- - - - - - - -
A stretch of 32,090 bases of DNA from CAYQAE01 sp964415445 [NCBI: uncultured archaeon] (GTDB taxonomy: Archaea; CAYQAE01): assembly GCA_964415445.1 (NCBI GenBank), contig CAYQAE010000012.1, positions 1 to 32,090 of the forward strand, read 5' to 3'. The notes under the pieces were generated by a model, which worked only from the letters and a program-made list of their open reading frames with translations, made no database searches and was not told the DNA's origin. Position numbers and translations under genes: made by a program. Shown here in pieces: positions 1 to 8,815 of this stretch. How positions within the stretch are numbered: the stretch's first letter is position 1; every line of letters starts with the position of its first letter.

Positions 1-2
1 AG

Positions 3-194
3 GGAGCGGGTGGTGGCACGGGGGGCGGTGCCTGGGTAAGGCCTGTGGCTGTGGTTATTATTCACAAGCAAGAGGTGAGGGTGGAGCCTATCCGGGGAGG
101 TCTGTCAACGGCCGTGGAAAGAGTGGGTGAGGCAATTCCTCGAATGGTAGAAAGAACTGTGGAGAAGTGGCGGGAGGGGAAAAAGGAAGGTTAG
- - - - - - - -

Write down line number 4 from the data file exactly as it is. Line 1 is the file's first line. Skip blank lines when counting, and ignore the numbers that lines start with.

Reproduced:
Positions 3-194